Unfortunately, if blood sugar levels drop too low, these symptoms can be debilitating. You may not be able to walk, or you may faint. 

Blurred Vision And Tingling Lips

Low blood sugar levels can also lead to blurred vision. If glucose levels go too low, it can change the shape of your eyes’ lenses, making everything seem out of focus. Fortunately, vision typically returns to normal once blood sugar levels stabilize. 

Tingling lips rarely occur in healthy people. However, if you have diabetes, it can be serious. Check your blood sugar levels and then, if they are low, eat something containing carbohydrates, following your doctor’s recommendations.

Fast Heartbeat

Perhaps the most dangerous physical symptom of low blood sugar levels is elevated heart rate. If blood sugar levels drop too much, it can cause heart palpitations and even a heart attack

As with shaking and sweating, a racing heart results from a sudden release of hormones as the body attempts to bring blood sugar levels back to normal. The greater the need to raise blood glucose levels, the more extreme this response becomes. 

Mental troubles caused by low blood sugar

Low blood sugar levels cause a range of mental symptoms, too. Here’s a rundown of some of the most frequent. 


Mood swings are common with low blood sugar levels. That’s because the brain doesn’t have sufficient energy to function normally. As a result, it starts to go haywire. 

Increased stress hormones, such as cortisol, also create issues, impeding the brain’s natural calming and self-soothing mechanisms, making explosions of rage more likely. 

The inability to think clearly can also cause additional mood fluctuations because it feels so much harder to think clearly.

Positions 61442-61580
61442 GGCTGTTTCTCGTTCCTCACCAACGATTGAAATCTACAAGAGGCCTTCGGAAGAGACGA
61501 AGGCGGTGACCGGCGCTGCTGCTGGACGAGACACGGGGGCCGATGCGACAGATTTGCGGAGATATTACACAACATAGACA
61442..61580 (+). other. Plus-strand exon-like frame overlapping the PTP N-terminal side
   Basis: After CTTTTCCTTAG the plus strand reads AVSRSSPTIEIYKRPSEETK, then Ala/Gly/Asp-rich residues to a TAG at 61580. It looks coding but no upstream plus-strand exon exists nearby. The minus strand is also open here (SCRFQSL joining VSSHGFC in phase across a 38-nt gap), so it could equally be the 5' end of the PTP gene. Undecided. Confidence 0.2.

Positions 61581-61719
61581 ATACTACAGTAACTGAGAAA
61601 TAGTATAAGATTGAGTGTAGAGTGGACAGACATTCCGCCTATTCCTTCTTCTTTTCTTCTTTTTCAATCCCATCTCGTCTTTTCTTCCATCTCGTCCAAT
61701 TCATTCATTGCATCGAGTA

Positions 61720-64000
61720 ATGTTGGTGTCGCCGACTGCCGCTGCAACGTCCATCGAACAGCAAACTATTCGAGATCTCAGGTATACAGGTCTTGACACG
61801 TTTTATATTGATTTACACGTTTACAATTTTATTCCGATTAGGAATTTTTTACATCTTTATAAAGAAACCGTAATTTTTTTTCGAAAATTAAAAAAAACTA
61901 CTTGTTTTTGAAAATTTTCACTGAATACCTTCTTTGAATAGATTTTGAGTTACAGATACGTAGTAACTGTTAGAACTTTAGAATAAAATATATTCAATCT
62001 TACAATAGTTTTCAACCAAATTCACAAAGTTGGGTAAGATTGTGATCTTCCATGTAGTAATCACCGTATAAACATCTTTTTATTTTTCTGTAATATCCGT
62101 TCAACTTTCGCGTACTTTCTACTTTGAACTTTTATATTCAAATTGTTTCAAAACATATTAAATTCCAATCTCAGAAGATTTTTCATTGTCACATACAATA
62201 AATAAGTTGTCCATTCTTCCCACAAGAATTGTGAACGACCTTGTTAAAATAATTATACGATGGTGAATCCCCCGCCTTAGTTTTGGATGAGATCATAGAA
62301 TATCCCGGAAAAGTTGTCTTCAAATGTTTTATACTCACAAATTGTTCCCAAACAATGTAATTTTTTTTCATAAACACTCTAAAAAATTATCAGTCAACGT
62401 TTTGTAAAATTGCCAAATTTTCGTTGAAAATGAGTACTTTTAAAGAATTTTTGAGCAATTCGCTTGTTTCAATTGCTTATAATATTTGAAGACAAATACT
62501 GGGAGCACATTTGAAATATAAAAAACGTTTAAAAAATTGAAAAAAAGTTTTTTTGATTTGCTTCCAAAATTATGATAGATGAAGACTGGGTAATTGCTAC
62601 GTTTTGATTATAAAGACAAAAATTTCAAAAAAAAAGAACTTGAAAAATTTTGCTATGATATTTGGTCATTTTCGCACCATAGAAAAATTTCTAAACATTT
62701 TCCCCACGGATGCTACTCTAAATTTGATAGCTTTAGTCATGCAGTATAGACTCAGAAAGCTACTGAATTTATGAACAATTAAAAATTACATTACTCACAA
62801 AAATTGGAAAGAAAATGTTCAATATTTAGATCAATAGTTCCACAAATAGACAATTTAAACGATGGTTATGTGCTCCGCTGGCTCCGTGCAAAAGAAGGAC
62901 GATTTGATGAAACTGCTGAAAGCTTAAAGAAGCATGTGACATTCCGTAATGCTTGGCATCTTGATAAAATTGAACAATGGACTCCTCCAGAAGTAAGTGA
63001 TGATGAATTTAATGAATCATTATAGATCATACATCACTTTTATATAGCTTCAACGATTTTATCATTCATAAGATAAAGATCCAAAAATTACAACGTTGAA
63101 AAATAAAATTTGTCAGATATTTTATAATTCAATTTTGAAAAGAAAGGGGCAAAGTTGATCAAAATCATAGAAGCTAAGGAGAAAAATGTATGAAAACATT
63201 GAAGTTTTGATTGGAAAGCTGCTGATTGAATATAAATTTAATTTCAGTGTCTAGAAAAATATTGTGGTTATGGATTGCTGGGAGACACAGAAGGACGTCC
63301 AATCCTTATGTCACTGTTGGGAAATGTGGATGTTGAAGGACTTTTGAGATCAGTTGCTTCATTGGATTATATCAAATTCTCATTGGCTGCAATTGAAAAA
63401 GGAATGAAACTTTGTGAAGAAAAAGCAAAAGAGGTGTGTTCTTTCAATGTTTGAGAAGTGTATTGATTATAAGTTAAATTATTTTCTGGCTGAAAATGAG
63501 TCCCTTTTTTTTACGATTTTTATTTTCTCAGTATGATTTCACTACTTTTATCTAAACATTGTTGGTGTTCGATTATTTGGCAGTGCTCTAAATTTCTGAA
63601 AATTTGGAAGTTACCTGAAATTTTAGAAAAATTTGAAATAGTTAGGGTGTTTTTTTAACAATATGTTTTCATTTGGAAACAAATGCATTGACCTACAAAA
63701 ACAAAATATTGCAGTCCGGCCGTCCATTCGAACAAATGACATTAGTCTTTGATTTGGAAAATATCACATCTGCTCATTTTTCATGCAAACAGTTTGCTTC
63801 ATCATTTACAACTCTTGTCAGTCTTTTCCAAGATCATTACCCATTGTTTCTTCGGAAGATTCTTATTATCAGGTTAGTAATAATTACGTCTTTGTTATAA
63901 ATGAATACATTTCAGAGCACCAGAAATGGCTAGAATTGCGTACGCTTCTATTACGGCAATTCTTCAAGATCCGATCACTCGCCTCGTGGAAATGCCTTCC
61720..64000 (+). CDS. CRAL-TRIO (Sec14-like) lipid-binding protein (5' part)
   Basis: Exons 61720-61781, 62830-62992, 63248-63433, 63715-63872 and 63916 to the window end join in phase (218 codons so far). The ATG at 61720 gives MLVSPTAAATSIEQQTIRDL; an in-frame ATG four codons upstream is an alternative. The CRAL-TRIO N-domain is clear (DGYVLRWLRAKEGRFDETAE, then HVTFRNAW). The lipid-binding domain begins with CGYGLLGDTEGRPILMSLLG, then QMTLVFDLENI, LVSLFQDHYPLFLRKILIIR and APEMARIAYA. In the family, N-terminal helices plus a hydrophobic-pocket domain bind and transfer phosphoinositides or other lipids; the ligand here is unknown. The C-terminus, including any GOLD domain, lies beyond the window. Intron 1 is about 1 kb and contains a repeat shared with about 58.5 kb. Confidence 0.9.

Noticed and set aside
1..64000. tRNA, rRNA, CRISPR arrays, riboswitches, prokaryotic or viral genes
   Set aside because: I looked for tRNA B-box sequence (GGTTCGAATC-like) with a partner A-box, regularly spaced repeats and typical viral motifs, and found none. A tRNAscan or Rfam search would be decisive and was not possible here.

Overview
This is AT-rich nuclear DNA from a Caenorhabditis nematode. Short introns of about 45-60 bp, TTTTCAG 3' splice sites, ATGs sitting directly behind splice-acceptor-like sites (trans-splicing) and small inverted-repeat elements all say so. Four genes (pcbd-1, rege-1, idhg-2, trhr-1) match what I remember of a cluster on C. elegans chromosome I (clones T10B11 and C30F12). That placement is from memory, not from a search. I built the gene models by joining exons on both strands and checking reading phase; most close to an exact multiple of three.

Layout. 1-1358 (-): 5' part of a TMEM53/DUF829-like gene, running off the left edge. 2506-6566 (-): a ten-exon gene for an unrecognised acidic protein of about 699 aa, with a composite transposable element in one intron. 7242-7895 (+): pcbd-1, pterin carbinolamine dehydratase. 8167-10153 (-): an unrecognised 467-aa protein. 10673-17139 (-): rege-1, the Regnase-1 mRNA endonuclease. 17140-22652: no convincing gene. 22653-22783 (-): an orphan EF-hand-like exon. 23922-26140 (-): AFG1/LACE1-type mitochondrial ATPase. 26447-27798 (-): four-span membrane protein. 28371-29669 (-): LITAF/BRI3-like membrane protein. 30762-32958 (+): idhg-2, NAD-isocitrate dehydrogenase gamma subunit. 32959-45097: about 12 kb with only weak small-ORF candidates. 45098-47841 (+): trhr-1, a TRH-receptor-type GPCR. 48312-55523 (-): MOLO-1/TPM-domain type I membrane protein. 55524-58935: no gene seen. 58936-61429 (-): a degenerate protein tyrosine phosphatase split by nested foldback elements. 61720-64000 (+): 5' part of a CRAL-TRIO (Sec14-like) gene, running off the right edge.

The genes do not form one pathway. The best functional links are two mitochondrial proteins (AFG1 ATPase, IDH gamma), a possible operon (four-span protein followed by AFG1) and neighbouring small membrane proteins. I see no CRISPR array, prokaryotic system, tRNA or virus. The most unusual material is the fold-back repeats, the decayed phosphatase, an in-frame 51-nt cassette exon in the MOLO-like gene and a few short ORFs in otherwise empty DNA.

Brain Fog

In today’s economy, an episode of brain fog could land you in a lot of trouble. If your job requires you to be on the ball, not being able to concentrate could have severe consequences. 

Many things can cause brain fog, but low blood glucose is the leading candidate. Again, when the brain has insufficient energy to operate, it simply cannot think as fast as it did when it had access to plenty of sugar. And because the brain can only use sugar for energy, if there is an issue with sugar metabolism, brain fog becomes increasingly likely. 

Paradoxically, fasting for long periods can result in higher mental clarity. However, this effect doesn’t occur immediately. Most people hit a wall as they transition from freely-available sugar from their last meal to your body’s long-term stores. 


Low blood sugar can also cause anxiety, nervousness, and a sense of impending doom. As such, these conditions are not always purely psychological issues. They can also have physiological elements.

Anxiety increases during hypoglycemia episodes because the body releases hormones to bring blood sugar levels up to normal levels. The kidneys start pumping out adrenaline, preparing the body for “fight or flight,” ready for shuttling glucose into cells. Evolutionarily, this adaptation may have functioned to encourage people to go out and look for food. However, in the modern world, it just feels unpleasant.